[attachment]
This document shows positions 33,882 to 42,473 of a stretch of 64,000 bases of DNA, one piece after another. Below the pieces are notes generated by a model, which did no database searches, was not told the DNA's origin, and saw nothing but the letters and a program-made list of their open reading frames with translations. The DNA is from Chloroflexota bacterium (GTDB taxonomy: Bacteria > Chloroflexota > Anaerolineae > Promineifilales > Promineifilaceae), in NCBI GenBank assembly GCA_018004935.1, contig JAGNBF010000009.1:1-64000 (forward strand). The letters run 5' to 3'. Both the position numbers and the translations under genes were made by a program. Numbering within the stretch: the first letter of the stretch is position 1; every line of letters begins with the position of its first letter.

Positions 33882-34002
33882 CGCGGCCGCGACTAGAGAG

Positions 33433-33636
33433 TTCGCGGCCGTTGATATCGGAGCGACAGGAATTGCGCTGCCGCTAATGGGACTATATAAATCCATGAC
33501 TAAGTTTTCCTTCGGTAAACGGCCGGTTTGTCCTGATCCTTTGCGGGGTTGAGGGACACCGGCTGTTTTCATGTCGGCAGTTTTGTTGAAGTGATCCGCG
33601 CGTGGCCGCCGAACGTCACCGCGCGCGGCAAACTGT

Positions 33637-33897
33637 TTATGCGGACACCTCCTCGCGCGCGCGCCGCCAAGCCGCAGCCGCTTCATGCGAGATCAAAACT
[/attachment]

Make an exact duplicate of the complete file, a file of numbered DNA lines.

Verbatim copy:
This document shows positions 33,882 to 42,473 of a stretch of 64,000 bases of DNA, one piece after another. Below the pieces are notes generated by a model, which did no database searches, was not told the DNA's origin, and saw nothing but the letters and a program-made list of their open reading frames with translations. The DNA is from Chloroflexota bacterium (GTDB taxonomy: Bacteria > Chloroflexota > Anaerolineae > Promineifilales > Promineifilaceae), in NCBI GenBank assembly GCA_018004935.1, contig JAGNBF010000009.1:1-64000 (forward strand). The letters run 5' to 3'. Both the position numbers and the translations under genes were made by a program. Numbering within the stretch: the first letter of the stretch is position 1; every line of letters begins with the position of its first letter.

Positions 33882-34002
33882 CGCGGCCGCGACTAGAGAG

Positions 33433-33636
33433 TTCGCGGCCGTTGATATCGGAGCGACAGGAATTGCGCTGCCGCTAATGGGACTATATAAATCCATGAC
33501 TAAGTTTTCCTTCGGTAAACGGCCGGTTTGTCCTGATCCTTTGCGGGGTTGAGGGACACCGGCTGTTTTCATGTCGGCAGTTTTGTTGAAGTGATCCGCG
33601 CGTGGCCGCCGAACGTCACCGCGCGCGGCAAACTGT

Positions 33637-33897
33637 TTATGCGGACACCTCCTCGCGCGCGCGCCGCCAAGCCGCAGCCGCTTCATGCGAGATCAAAACT